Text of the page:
5 Lies Society Tells Women


“Since 2015 we in the Christian church have experienced a seismic shift in what it means to be a Christian,” shares Rosaria. For example, boys think they are girls, girls think they are boys, and many churches are facing abuse scandals. However, the gospel hasn’t changed, and God hasn’t changed. As Christians it is important that we discern how these changes impact our lives. Rosaria shares, “Christians need to know that we must speak boldly to our world. We need to live boldly for Christ. We need to do this now. Heaven has no regrets, and neither do Christians.” Some ways Christians can stand up for their faith in a hostile world: 
·      Know what is going on with your local school board, whether you have kids in public school or not. Get involved.
·      Spend more time with your church family so you can learn how to prepare to share the gospel with a hostile world instead of trying to make the gospel less offensive.
·      Be prepared to suffer for the truth of the gospel. 

Rosaria shares, “We are of no good to God or our loved ones if we believe the lies the culture feeds us about what it means to be a man or a woman.” The only way to help loved ones who are lost in same sex relationships and transgender confusion is to stay connected but not join them in their indoctrination. The five lies below go against God’s plan and purpose when He created men and women. 
·       Lie #1: Homosexuality is normal. “Some professing Christians believe that homosexual orientation is fixed, immutable (unchangeable) and part of God’s creational and eternal plan. Some people believe that homosexuality is embedded in a person’s identity,” shares Rosaria. For example, gay Christians believe you can’t repent of who you are, how you feel, or even what you desire.
·       Lie #2: Being a spiritual person is kinder than being a biblical Christian. This religion elevates being a “good” person over giving your life to Christ. This lie does not believe in rules or distinctions.
·       Lie #3: Feminism is good for the world and the church. In the church, feminism is alive and well. Rosaria, says, “Some professing Christian feminists believe that Adam’s headship is a consequence of the fall, and thus a sin. They claim that there is no biblical warrant for a married woman’s submission to her husband and elders or for elders and pastors to be qualified men.”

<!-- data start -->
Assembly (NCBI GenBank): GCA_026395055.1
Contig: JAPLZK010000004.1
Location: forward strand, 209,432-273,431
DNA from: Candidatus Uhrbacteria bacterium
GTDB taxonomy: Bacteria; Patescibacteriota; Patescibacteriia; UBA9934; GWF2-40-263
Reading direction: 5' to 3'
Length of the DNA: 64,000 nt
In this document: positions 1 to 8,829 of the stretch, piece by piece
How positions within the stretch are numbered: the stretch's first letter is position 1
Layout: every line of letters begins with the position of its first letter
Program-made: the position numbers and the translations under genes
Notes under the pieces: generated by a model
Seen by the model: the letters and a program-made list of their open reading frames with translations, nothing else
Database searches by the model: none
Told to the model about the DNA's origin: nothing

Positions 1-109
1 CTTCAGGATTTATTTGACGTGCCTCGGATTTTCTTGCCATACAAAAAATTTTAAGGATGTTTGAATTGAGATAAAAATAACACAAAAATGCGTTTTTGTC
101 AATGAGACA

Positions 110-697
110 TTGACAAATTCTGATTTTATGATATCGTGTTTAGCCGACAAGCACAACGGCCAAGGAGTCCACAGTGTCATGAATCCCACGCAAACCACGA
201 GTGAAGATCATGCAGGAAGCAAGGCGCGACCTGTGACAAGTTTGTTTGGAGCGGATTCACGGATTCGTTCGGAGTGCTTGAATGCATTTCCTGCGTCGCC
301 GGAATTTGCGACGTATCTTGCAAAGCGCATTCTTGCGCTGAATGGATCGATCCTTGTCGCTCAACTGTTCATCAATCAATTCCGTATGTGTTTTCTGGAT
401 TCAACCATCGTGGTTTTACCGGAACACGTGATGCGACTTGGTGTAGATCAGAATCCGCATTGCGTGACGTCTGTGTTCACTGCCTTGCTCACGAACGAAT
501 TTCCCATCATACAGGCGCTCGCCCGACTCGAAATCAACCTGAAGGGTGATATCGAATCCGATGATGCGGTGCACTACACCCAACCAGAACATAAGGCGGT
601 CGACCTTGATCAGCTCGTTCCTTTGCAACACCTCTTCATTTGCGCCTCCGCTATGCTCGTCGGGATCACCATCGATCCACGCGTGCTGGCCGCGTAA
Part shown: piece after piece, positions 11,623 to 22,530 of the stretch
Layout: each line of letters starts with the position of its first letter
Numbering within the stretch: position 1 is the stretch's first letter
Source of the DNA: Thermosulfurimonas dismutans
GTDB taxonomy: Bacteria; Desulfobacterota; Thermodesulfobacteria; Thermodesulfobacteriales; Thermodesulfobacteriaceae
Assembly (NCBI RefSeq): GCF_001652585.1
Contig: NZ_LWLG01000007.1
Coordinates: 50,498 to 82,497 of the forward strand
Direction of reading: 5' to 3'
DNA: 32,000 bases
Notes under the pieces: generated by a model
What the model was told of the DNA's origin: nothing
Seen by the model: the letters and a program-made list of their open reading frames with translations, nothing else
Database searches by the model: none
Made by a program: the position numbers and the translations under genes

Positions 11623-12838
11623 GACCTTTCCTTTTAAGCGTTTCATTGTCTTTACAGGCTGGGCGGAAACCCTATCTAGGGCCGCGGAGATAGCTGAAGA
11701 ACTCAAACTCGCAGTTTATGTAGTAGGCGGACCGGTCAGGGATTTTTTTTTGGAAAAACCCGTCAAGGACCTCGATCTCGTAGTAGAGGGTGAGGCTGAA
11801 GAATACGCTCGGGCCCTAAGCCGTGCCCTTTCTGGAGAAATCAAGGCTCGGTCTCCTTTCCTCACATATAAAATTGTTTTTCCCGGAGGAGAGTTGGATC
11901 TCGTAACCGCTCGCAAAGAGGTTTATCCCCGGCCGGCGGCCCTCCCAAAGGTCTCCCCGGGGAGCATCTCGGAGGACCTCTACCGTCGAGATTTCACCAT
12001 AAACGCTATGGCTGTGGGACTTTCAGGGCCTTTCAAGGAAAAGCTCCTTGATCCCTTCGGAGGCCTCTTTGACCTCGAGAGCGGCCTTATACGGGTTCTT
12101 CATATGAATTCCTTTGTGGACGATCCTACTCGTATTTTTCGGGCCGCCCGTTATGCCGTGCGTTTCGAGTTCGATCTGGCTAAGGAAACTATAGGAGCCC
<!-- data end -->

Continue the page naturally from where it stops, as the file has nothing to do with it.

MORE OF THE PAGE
·       Lie #4: Transgenderism is normal. People who believe in “gender fluidity” hold the belief that there are more than two biological sexes and even more genders.
·       Lie #5: Modesty is an outdated burden that serves male dominance and holds women back. People who believe this lie reject modesty because they find it oppressive for women. “In the contemporary church climate, modesty has been replaced by exhibitionism,” reveals Rosaria.

If you have believed these lies it is important to confront them with repentance and biblical truth. Rosaria admits, “I believed all of these lies as an unbeliever, but I continued to believe some of them for years into my Christian life.” For example, for years she used and defended “preferred pronouns” because she felt it would help in trying to bring the gospel to these people. She now believes using “preferred” pronouns is sinful. “Not only is it lying to people who are already lied to by the world, but it also falsifies the gospel imperative of the creation ordinance, with its eternal binary of being created in the image of God as male or female and the command to live out that image-bearing within God-assigned sexual roles,” shares Rosaria.